Tuesday I met Joe and Peter in La Jolla and after dinner we went to Windansea for some photography. I wasn’t too inspired but this angle on the rocks looked interesting, so I decided to abandon my resolution of not producing more “samey” long exposure photography with milky/silky water, and just went for it.
And well, the milk soup bit back. 🙂 After setting everything up, I must’ve touched to focus ring of the lens ever so slightly to screw up focus – it’s not really visible in the web resolution image above, but it makes the image mostly unusable for anything else.
That’s really one thing that drives me nuts about many of Nikon’s AF-S lenses: it’s so easy to screw up the focus with the “instant manual override” feature (you can touch the focus ring any time and adjust focus) because it’s not locked in place by the slotted screw, like on the old AF lenses.
And needless to say, the expensive and heavy 24-70/2.8 has a nice focus ring, but the 24-120/4 (which happens to be my favorite lens) has a flimsy, kind of loose and wobbly thin focus ring that isn’t good for anything. The situations in which I need this “instant manual override” of AF-S lenses is fairly limited. I’d find a “focus lock” switch of sorts far more useful*.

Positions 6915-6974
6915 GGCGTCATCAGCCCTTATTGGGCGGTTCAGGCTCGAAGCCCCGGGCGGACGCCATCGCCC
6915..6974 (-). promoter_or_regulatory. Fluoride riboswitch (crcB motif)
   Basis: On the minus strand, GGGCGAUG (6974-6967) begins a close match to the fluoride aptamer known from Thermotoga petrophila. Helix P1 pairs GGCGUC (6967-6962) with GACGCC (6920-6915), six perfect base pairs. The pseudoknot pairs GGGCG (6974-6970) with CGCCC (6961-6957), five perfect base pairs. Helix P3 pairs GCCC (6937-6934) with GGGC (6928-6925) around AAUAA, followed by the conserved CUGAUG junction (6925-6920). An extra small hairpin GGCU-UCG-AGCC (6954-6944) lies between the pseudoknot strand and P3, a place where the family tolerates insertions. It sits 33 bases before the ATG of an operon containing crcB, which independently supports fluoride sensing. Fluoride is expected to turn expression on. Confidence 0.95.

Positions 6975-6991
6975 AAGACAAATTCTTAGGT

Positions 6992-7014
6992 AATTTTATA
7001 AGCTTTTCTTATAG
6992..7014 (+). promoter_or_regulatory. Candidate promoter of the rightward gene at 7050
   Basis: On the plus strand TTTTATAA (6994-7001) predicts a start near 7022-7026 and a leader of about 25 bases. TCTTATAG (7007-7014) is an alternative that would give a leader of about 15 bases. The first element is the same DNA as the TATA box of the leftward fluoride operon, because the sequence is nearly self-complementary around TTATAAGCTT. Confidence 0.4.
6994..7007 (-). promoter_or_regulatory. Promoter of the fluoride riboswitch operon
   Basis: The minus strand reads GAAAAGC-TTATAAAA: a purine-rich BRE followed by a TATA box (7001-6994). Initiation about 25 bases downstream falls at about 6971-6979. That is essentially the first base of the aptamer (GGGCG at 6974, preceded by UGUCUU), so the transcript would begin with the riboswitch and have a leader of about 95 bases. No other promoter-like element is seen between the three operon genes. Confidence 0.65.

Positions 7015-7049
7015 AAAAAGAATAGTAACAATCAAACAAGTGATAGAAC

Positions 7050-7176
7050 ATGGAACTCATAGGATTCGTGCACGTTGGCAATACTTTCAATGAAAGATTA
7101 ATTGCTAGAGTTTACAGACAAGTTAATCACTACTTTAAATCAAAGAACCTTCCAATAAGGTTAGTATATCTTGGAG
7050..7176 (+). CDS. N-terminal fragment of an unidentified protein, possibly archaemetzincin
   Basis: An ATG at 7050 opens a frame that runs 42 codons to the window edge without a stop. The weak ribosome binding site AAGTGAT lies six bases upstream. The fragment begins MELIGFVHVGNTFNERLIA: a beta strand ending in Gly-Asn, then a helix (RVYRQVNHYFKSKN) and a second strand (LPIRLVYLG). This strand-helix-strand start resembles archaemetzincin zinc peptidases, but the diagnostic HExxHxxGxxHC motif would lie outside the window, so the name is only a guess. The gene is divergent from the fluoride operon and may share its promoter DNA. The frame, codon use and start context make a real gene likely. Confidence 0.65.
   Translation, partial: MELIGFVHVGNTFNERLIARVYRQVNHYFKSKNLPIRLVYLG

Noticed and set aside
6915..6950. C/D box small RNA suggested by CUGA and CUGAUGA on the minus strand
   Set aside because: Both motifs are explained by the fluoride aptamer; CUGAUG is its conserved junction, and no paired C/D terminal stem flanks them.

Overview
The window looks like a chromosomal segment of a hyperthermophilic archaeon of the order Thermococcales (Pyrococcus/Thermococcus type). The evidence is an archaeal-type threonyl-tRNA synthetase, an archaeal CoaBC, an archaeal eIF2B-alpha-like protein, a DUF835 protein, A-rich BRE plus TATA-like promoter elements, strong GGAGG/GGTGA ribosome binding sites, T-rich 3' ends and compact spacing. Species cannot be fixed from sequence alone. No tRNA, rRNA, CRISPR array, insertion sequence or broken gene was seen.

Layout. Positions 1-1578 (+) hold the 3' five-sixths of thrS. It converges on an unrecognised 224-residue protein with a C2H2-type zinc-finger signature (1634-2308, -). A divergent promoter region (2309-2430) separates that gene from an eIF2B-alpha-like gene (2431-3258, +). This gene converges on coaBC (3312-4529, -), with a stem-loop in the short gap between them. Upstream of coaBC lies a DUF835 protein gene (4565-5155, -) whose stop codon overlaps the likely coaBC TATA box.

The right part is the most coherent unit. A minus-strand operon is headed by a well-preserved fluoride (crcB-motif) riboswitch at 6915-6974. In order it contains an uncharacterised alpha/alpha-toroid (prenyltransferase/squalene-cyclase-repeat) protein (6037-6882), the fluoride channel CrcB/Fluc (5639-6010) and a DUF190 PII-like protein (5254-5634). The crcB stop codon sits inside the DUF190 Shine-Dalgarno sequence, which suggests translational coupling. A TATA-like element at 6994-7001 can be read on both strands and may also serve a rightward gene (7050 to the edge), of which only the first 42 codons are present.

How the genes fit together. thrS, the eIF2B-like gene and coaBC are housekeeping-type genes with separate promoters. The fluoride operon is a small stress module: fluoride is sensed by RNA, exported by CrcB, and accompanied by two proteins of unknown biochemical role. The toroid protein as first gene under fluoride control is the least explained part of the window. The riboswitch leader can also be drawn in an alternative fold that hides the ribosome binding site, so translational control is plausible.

I was using a 6-stop ND filter and it was way past sunset, so when I did the math I ended up at 20 minutes exposure time at ISO100 – too long! I didn’t want to wait that long, so I used ISO200 instead, to get to 10 minutes. Another mistake. The long exposure noise reduction of the D800 didn’t catch all hot pixels at ISO200. All over the image, tiny little hot pixels remained.
I was at f/11, so by using ISO 50 (the D800’s “Lo1” mode), stopping down to f/16 and using a 3-stop filter instead, I would’ve been able to get the same exposure time without the bonus of extra hot pixels. Stupid. I didn’t think.
Last not least, I underestimated once more how quickly civil twilight fades once the sun is gone – my 10 minute exposure (well, 9 1/2 minutes, but the missing 30 seconds don’t really change much, they’re less than 1/4 of a stop) was actually two stops (!) short of being properly exposed in the end, which means too much brightening in post, too much noise, etc. etc. – I could’ve just made the very same photo without any ND filter I guess…
So that’s enough of a sign – I should really leave that long exposure stuff be. Or maybe that old blogpost just invoked bad karma…
*) and distance scales that are more than a crude joke, of course – for example, the 16-35/4 has an indicator at 0.5m, and then infinity – but only at f/22 and 16mm focal length you get hyperfocal at the 0.5m setting! Which means that anything else is guesswork: at 20mm and f/16 (which I’d always prefer over f/22, hello difraction), you have to guess where the 0.85m distance setting is… uhm, somewhere between the 0.5m marker and the infinity symbol… but where?! For a wide angle lens, I find this an incredibly stupid design mistake.